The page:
The critical task is to figure out how many different types of need there are out there and how they differ from your own view of the product or service you provide. For example, in space tourism there are those passengers for whom weightlessness will be an important part of the experience, while for others the main reason for going up is to see the astronaut’s view of black sky, blue planet; zero-g is not their thing and may even be an unwelcome distraction. To float or just observe are both are valid reasons for wanting to go into space, but are you going to focus on one of those groups or try to satisfy both? The key point is that, like all the great brand-builders in business history, you must engage in regular two-way communication with customers to find out what they want, let them know what you can provide, and work out what you might do differently tomorrow.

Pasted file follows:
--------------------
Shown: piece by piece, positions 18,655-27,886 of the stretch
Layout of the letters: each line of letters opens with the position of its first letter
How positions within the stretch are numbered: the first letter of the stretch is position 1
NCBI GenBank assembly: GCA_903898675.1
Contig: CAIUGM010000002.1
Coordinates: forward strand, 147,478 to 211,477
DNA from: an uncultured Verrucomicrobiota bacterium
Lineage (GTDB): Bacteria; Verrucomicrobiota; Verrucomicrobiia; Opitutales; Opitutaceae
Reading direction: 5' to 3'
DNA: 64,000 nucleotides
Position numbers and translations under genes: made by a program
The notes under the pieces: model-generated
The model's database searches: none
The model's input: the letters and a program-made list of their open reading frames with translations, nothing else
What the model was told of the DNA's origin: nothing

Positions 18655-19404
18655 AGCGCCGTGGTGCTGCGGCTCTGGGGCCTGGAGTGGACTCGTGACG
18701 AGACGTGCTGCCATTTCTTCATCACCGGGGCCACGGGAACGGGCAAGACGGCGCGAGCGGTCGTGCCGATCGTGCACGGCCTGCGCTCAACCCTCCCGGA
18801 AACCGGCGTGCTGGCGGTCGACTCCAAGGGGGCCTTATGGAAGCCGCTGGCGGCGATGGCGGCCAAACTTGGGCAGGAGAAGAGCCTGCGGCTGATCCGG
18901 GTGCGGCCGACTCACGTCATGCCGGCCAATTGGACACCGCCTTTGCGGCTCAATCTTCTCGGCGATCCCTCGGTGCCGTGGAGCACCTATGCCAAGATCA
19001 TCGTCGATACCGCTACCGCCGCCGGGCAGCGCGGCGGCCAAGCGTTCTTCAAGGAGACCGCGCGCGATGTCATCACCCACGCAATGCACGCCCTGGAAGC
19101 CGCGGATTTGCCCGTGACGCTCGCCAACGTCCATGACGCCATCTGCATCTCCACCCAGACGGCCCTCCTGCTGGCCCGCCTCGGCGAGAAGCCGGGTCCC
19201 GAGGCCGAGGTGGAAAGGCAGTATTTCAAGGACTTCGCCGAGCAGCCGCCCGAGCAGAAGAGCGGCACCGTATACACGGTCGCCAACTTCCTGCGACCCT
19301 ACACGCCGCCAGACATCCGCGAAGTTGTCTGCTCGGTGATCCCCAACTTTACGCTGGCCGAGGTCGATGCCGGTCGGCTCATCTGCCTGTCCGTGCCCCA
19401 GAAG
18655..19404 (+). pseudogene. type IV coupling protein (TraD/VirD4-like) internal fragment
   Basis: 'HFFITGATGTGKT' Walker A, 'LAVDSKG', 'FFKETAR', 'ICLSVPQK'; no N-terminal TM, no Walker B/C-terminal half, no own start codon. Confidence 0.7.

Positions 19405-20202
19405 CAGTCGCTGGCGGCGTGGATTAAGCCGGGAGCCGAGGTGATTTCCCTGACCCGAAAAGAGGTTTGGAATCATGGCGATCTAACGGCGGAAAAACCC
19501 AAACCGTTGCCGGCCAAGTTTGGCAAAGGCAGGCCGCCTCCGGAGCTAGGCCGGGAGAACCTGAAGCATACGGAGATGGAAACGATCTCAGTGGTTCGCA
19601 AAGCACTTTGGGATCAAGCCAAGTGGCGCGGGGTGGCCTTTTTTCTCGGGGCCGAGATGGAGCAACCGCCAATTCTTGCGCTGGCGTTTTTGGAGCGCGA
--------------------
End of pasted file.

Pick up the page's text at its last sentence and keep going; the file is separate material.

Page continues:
A marketing approach that says, “Here it is, come and get it,” may work for a short time, but what really brings customers back is the total package—the experience. How to create compelling experiences is the subject of many business books. However, I’m about to give you the most valuable advice any consultant has ever offered: go to Disney World! If you’re on the left coast you may prefer Disneyland. Either way, this is a serious field trip.